Jacksonville's Automated Skyway Express Downtown Peoplemover
The Jacksonville (Florida) Automated Skyway Express, or "Skyway" has evolved after many years of study by both citizens and professional transportation planners. The concept of a downtown peoplemover was originated in the early 1970's as part of a comprehensive mobility plan. The first study was completed by the Florida Department of Transportation and the planning department of the City of Jacksonville. In 1977, these two agencies brought the project to the Jacksonville Transportation Authority (JTA) for continued development and implementation. Following completion of an 18-month feasibility study, Jacksonville was selected by the federal Urban Mass Transit Administration as one of seven cities to participate in the nationwide Downtown Peoplemover Program. The plan called for the construction of a 2.5 mile Phase I system ( see map of routes and station locations). Other examples of operating downtown people mover systems are those in Miami and Detroit .
Work on the initial 0.7 mile Phase I-A segment was begun in 1984. It had only three stations (Terminal, Jefferson and Central). This work was completed in 1989 and two vehicles operating in a double shuttle configuration were placed in service. The technology used was the French MATRA system.
Implementation of the full 2.5 mile Phase I system began in 1992. Negotiations with MATRA to provide systems for the new extensions were not successful. In October of 1994, a new supplier - the Bombardier Corporation - was awarded the contract for the new extensions as well as the job of replacing the MATRA technology that was operating on Phase I-A. Bombardier is supplying a version of its UM III monorail vehicles which are like those currently in use at the Tampa International Airport in Florida. These new vehicles operate on a monorail beam, 34 inches (86.4 cm) wide and 28 inches (71.1 cm) deep. These beams rest on a guideway that is 11 feet (3.35 m) wide and is constructed with a 30-inch (76.2) high parapet wall on each side to reduce noise, aid drainage and provide for personnel protection.
All stations are 120 (36.6 m) long and designed to accommodate anywhere from a two to a six car train consist. Station platform widths are typically 28 feet (8.5 m) but may be wider at the three multimodal stations ( see the photo of the intermodal Florida Community College at Jackson (FCCJ) station). There are 18 bus bays in this station as it is Jacksonville's major bus transit transfer point. It has won awards for its design and is regarded as a state-of-the-art intermodal transit station. Another 8 excellent photos taken by Jon Bell are also available.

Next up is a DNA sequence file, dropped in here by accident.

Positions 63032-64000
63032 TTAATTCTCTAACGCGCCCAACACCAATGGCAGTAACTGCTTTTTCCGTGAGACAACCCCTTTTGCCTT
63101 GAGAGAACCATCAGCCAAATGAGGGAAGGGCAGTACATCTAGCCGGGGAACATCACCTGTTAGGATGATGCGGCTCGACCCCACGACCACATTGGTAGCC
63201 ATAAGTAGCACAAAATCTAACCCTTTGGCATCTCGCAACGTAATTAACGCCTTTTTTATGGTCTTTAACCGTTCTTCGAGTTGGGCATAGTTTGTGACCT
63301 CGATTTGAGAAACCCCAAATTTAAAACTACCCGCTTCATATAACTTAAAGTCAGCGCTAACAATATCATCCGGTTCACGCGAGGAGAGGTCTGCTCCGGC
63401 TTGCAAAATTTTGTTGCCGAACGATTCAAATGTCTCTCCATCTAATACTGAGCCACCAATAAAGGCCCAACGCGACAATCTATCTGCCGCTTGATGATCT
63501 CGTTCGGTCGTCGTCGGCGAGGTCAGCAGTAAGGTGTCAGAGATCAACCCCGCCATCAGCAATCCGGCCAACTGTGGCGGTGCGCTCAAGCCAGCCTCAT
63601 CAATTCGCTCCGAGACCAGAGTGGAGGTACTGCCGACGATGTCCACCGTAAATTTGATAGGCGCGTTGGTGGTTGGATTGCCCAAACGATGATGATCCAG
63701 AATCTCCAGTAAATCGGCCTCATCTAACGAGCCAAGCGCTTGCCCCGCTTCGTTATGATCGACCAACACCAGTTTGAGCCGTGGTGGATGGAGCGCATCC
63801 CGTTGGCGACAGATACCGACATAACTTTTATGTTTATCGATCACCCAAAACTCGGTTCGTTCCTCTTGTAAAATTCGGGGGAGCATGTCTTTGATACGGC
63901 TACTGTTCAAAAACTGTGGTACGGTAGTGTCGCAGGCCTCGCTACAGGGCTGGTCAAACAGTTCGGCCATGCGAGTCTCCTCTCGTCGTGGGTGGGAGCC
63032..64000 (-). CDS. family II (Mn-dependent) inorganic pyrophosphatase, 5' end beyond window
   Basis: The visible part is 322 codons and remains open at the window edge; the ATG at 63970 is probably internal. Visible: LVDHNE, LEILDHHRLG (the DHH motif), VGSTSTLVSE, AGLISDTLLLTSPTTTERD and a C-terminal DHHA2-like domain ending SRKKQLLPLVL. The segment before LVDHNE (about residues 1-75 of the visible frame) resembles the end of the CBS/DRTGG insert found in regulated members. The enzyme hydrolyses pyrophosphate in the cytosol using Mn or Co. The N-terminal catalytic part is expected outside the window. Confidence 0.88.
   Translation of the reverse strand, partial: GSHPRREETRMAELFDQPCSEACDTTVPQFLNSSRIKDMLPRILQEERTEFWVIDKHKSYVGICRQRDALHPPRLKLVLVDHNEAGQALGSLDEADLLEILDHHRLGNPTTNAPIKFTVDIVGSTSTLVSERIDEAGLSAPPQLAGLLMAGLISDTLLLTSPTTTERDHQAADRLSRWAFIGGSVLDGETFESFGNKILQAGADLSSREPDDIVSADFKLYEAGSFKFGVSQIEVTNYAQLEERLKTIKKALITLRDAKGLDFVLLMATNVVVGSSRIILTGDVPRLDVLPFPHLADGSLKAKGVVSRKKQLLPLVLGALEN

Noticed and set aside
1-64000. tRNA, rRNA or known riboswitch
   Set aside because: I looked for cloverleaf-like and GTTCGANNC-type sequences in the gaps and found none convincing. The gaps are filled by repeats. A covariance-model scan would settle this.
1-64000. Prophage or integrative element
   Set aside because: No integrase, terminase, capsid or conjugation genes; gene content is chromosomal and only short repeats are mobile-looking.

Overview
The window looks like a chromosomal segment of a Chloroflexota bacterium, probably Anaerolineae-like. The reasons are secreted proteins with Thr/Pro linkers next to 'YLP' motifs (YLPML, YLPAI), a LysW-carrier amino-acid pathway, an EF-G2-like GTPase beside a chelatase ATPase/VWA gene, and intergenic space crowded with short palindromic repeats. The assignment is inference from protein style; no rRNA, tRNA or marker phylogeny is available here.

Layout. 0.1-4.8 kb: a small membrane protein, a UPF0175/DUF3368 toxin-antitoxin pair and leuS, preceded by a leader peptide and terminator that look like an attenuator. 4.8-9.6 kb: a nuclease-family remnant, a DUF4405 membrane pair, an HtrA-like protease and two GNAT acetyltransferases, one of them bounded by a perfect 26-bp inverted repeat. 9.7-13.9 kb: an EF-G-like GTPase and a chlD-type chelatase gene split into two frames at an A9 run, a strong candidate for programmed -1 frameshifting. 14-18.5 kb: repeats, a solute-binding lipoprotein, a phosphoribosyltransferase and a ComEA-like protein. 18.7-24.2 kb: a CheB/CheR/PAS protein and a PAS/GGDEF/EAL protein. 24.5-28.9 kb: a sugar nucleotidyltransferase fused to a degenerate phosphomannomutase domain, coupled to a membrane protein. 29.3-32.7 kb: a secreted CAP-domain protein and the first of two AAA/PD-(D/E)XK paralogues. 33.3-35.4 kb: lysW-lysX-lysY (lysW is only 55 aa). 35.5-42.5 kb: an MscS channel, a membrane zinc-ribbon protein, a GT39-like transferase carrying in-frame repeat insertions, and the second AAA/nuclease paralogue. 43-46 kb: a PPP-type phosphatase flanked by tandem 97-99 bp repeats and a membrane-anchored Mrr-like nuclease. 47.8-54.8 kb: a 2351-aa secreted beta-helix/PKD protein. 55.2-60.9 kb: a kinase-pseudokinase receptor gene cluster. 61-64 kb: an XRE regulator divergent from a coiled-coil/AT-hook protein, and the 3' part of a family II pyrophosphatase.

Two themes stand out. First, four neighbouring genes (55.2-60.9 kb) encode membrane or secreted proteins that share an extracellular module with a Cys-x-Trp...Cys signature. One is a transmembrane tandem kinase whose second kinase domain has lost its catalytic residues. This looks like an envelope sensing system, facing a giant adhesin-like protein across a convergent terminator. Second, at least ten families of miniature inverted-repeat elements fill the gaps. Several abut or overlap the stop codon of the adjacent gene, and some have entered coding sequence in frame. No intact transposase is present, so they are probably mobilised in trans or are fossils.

The maximum waiting time for vehicles has been set at 180 seconds or three minutes. The maximum line capacity is 3,600 persons per hour per lane without need to replace system components. As can be observed on the system map, the point of confluence of the primary routes, the Y-junction switch, presents a significant operation constraint on the system limiting the number of trains that can be operated on the system at any one time.
Construction of the final phase of the 2.5 mile Phase I system was completed in 1999. More detail is provided at the JTA website.
According to an ABC news report in July, 2002, the system was only carrying 3,000 riders per day, far fewer than was projected. Skyway revenues were reported to be $513, 694 in FY 2001 but expenses were $3.5 million. All eight stops are now in operation. The full system was opened to the public in November 2000. Skyway spokespersons blamed the poor downtown economy for the low ridership achieved so far, but argued that it would prove to be a success in the future. As of 2004, fares were 35 cents for individual rides, 10 cents for elderly riders.
More detailed information about this system can be obtained from C. Charles Pineda, Skyway Project Manager, Jacksonville Transportation Authority, P.O. Drawer "O", 100 N. Myrtle Avenue, Jacksonville, Florida 32202. Ph: 904-630-3181, Fax: 904-630-3166. Most of the information for this page was derived from a paper titled "System Replacement for the Jackson Automated Skyway Express, Phase 1-A" presented at the 6th International Conference on Automated Peoplemovers held in Las Vegas, Nevada, in April of 1997. It is included in the Proceedings from this conference, available (in print form) from the American Society of Civil Engineers.
Last modified: June 29, 2008